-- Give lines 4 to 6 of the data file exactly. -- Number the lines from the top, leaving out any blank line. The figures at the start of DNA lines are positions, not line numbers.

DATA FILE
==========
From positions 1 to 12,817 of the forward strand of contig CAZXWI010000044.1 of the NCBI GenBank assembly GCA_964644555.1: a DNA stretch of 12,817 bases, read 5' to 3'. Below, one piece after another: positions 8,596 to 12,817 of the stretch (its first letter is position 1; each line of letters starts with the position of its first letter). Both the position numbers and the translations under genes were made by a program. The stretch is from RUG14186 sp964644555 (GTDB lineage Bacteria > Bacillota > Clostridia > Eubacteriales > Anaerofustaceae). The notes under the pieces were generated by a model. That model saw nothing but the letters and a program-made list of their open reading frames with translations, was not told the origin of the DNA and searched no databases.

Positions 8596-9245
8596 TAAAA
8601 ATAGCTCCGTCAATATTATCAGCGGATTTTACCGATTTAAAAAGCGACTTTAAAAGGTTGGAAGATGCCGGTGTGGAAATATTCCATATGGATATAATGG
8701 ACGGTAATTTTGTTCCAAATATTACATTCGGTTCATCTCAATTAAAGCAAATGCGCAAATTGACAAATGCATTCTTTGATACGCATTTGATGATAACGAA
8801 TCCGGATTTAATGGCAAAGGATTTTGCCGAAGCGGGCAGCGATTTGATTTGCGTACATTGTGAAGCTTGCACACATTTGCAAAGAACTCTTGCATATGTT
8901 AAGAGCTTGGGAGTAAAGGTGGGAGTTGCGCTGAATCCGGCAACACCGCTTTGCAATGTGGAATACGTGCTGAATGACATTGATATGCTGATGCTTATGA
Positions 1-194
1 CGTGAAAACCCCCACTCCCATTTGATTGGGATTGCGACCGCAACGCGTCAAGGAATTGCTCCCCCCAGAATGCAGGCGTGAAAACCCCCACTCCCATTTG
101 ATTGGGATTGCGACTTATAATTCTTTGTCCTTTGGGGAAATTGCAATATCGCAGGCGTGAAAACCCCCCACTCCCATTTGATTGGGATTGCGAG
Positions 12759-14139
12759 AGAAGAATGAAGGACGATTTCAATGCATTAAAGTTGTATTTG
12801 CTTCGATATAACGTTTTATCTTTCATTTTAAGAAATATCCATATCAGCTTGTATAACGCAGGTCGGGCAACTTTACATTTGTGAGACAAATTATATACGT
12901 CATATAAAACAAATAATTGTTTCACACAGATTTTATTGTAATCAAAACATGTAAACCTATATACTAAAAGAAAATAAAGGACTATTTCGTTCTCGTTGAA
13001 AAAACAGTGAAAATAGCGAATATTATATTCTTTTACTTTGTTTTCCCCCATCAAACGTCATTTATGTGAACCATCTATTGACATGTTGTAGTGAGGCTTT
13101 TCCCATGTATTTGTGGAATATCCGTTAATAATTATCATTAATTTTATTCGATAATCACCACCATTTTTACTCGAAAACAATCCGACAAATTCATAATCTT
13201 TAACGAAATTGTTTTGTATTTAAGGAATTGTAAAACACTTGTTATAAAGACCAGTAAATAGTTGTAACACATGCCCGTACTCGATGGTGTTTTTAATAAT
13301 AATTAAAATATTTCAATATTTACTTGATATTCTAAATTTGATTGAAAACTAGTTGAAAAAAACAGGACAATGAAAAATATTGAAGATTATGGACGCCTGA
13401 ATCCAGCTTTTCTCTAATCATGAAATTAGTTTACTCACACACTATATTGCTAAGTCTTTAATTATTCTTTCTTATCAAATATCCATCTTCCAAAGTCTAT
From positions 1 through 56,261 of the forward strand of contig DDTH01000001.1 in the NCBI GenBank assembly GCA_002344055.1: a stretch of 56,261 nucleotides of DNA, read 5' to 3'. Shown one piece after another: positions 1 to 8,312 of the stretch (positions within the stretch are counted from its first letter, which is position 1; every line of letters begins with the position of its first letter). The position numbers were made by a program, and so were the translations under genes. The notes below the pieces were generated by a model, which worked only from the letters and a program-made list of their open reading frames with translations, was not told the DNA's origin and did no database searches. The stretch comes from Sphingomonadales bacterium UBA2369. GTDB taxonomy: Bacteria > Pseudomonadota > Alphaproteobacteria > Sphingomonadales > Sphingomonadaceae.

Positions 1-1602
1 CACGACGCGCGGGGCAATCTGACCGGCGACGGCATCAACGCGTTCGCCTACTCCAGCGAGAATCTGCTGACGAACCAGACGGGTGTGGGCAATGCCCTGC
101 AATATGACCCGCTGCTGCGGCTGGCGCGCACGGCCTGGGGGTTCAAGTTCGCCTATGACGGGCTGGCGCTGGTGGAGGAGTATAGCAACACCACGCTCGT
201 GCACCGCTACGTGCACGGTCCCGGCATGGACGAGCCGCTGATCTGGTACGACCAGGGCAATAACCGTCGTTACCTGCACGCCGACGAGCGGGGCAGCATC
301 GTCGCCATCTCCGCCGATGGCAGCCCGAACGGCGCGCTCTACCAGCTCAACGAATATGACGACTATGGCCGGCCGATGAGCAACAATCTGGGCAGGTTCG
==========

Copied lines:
8601 ATAGCTCCGTCAATATTATCAGCGGATTTTACCGATTTAAAAAGCGACTTTAAAAGGTTGGAAGATGCCGGTGTGGAAATATTCCATATGGATATAATGG
8701 ACGGTAATTTTGTTCCAAATATTACATTCGGTTCATCTCAATTAAAGCAAATGCGCAAATTGACAAATGCATTCTTTGATACGCATTTGATGATAACGAA
8801 TCCGGATTTAATGGCAAAGGATTTTGCCGAAGCGGGCAGCGATTTGATTTGCGTACATTGTGAAGCTTGCACACATTTGCAAAGAACTCTTGCATATGTT